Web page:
The 20 best dishes in London

After over 20 years in London I’m bidding it an emotional farewell, a final sayonara. I tried leaving once about a dozen years ago and quietly sloped back less than a year later with my dick between my legs, but it’s different this time, more real. I’ve got kids now. I’m off, that’s the point – and I got to thinking about all of the great things I’ll miss, not least the numerous nice treats I’ve put in my mouth over the years (stop it), and if time were my friend (which it isn’t), and if we weren’t in some weird Covid twilight (which we are), and if a cruel economic whirlwind hadn’t swirled some of them out of town already (which it has), these would be the dishes I’d be having just one last time… for the road.

Roast Duck with Rice – Jen Café, China Town – I’ve had sweet pork buns, chicken’s feet, but the toast of my trips to China Town is Jen Café where you’re ushered in and fed at blistering speeds by a crack team of old ladies. Duck, rice, some cabbage and soy, that’s it.

Lamb Sweetbreads – St John, Clerkenwell – these aren’t for everyone, especially when you find out that the so lovingly coined “sweetbread’ is actually an animal’s throat. But done right, by the nose-to-tail Nazis at St John, there’s fewer better delicacies.

Plain Cheese Slice – Paradise Slice, Brick Lane – the shop on Brick Lane was an unfortunate casualty of Covid-19, which is dreadful happenstance because there was no better pizza in London. An NYC style slice, go one Plain Cheese, one Peperoni… then one more Plain Cheese.

Jerk Chicken – Negril, Brixton – in areas of south and west London you’re spoiled for excellent jerk spots, but this is the best one. Half a chook, rice and peas, coleslaw, extra gravy, and a “festival” (a big donut-like dumpling). You won’t need to eat again for a fortnight.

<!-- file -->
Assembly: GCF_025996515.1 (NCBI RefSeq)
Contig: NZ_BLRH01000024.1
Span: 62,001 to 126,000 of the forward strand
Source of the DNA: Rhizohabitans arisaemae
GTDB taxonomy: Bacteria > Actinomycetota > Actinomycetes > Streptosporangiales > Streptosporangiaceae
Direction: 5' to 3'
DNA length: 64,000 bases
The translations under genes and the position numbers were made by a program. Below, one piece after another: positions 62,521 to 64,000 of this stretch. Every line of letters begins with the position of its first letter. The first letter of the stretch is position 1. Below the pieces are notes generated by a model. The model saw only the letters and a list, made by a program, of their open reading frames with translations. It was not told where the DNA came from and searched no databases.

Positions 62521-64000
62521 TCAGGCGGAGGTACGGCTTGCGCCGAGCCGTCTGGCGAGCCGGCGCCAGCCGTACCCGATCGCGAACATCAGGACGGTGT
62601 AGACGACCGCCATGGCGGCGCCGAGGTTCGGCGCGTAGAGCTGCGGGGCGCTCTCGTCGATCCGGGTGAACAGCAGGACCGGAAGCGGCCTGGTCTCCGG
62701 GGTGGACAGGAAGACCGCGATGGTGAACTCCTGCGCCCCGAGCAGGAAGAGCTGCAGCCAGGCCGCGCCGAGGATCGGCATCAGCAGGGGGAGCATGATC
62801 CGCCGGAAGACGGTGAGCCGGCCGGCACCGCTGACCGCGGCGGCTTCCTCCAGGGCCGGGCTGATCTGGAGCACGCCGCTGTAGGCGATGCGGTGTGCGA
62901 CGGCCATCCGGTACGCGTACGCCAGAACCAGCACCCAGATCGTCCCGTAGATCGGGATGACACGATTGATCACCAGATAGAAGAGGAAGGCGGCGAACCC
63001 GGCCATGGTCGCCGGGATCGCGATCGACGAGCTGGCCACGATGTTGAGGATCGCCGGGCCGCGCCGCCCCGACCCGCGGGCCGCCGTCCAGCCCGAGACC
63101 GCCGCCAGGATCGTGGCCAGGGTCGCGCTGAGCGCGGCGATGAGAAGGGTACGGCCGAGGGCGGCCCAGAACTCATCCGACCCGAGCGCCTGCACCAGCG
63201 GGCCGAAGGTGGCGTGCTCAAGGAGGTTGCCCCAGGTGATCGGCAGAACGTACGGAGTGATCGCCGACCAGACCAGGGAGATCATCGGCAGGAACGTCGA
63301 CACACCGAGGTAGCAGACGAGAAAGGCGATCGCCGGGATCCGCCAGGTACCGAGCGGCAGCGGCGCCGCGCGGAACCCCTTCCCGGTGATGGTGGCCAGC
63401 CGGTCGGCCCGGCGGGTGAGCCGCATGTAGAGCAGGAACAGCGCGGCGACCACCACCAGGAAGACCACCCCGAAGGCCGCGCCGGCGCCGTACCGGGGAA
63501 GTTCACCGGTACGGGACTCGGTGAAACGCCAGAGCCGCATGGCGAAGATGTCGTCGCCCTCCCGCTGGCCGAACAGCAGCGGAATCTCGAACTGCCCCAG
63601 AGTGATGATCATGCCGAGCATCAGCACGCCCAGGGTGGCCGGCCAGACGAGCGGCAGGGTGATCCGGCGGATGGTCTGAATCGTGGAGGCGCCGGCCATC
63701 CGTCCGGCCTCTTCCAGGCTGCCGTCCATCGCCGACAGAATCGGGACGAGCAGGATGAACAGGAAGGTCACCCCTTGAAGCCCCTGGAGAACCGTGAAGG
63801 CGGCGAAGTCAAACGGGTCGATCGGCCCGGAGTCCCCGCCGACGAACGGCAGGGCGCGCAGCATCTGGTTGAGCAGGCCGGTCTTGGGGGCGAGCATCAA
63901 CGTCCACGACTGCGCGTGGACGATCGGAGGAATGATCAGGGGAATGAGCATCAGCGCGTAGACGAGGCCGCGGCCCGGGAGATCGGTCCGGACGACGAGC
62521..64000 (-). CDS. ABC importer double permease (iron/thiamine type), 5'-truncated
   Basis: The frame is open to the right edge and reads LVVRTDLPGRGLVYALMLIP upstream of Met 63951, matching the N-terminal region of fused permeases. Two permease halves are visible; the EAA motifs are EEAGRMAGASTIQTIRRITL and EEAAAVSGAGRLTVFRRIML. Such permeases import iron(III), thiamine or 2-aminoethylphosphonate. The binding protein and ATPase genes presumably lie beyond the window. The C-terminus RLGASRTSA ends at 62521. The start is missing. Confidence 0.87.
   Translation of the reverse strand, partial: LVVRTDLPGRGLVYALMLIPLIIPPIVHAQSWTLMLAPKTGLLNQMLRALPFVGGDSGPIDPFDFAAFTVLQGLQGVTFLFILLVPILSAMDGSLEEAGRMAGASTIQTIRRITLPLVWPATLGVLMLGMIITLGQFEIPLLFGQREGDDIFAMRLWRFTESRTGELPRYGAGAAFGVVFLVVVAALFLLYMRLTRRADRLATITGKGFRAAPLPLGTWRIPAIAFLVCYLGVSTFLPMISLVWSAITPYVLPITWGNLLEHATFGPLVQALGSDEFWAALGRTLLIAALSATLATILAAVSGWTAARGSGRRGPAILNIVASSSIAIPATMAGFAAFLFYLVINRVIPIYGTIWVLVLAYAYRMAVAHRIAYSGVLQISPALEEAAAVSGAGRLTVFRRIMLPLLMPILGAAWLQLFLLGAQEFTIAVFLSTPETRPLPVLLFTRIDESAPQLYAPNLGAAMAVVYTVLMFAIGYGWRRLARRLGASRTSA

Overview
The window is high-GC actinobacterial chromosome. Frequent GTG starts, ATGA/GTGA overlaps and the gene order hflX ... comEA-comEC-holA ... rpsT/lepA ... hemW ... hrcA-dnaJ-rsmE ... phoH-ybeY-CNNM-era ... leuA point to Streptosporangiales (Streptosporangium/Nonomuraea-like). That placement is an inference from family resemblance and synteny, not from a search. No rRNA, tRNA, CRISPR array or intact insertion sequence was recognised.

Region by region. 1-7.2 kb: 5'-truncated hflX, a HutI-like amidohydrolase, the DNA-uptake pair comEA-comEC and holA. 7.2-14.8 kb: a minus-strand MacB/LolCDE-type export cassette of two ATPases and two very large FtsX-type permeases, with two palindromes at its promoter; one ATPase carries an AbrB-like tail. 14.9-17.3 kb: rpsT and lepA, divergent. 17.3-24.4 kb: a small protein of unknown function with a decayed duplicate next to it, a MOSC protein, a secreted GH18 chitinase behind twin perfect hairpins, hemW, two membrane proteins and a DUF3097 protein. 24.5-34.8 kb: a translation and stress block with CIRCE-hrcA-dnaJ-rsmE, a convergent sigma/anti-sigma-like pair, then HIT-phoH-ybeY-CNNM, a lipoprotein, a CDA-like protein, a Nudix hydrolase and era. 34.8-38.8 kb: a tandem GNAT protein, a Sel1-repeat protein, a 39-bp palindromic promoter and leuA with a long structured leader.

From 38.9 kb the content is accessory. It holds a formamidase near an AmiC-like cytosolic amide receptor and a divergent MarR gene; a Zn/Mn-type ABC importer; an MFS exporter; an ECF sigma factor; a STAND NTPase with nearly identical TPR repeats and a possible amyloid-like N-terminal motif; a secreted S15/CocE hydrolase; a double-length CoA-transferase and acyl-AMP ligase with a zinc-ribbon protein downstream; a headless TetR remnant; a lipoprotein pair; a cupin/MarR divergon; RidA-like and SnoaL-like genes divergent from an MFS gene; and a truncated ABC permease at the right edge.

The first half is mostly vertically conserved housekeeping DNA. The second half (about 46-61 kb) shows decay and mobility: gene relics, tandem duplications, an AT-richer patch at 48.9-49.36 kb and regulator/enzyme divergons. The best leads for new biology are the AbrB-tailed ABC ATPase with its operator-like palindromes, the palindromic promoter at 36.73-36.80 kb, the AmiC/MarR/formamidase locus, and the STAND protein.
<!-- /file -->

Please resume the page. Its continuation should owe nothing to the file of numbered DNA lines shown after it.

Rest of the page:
Bone Marrow Varuval – Hoppers, Soho – I haven’t visited any of London’s really high-end curry restaurants so can’t speak with complete bulletproof confidence, but they’d surely be hard pushed to do a better than this. I’m going to say it guys – it’s the best curry in the world.

Shack Burger – Shake Shack, Cambridge Circus – now that hamburgers have been elevated to a mid-level status that demands better ingredients and less weight on your conscience, this is the one.

Canard de Rouen a la Presse (pressed duck) – Otto’s, Clerkenwell – three courses all from the same duck, which is gleefully introduced to you before any insertions or cooking. There’s the liver on toast, the breast accompanied by a sauce incorporating its blood and marrow, then confit leg to finish. They take great pride too in explaining that both Chaplin and Monroe were fans of this meal. Well if it’s good enough for Ben and Jack… 

Prawn Toast Revisited – Duck Duck Goose, Brixton – a small restaurant that didn’t burn for long but burned very brightly, and had the best Sesame Prawn Toast imaginable. Who doesn’t love a takeaway staple elevated to being as good as it can be?

Salt Beef Sandwich– Tongue & Brisket, Leather Lanea few came close. The tongue sandwich at Selfridges (seriously), the tongue sandwich my wife gives me (less seriously), the notorious salt beef bagels at Beigel Bake in Brick Lane. But this is the one, with an added portion of chopped liver for 80p.

Full English – Fantasia, Claphamfor six months in my 30s I was signing on while attempting to reinvigorate my career, which meant every fortnight I’d blow a whole fiver on a Full English from the caff opposite the job centre. One of the truly great meals of my life (scrambled, no mushrooms, extra black pud).